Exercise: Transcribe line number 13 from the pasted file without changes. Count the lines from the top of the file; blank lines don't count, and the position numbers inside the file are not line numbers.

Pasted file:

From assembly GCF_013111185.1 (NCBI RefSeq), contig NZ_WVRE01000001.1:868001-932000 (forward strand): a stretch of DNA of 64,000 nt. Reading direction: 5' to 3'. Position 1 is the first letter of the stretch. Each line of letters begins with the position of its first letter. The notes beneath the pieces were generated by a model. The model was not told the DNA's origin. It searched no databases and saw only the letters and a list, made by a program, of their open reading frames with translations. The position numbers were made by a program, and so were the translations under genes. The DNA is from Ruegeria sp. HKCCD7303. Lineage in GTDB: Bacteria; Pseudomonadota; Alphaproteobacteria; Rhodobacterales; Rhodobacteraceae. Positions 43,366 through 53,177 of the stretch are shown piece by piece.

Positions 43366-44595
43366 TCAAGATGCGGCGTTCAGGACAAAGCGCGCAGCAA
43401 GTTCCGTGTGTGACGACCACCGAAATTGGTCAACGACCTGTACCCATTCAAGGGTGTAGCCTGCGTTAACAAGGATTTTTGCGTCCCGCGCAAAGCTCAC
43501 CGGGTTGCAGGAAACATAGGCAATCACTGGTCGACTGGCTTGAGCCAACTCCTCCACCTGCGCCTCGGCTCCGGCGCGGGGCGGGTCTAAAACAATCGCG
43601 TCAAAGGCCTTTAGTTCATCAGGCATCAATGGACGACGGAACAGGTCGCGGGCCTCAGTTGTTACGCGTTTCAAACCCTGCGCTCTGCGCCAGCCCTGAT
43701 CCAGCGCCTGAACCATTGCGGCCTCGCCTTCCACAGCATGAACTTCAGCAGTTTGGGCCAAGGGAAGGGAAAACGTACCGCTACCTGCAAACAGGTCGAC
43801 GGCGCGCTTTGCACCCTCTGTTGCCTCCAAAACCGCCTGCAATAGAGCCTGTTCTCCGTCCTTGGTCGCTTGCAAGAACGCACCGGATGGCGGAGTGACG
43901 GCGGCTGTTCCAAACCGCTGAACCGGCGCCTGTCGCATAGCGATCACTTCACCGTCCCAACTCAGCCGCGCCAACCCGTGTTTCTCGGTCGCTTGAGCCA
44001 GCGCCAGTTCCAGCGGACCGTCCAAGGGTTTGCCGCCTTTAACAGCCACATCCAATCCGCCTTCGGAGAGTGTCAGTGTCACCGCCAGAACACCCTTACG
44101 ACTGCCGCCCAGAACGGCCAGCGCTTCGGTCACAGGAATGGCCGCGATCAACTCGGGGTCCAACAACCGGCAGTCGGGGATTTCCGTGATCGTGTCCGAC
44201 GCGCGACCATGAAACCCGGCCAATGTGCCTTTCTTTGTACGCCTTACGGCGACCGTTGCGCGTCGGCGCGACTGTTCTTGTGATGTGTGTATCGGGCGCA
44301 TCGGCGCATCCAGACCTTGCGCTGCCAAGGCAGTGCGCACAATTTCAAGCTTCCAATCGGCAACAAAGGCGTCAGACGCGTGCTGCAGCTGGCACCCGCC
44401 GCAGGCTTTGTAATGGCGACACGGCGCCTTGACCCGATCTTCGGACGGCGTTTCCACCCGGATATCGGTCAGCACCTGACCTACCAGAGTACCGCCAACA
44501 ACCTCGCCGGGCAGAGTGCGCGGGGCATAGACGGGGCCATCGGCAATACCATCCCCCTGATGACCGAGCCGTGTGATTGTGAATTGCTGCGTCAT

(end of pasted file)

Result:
44301 TCGGCGCATCCAGACCTTGCGCTGCCAAGGCAGTGCGCACAATTTCAAGCTTCCAATCGGCAACAAAGGCGTCAGACGCGTGCTGCAGCTGGCACCCGCC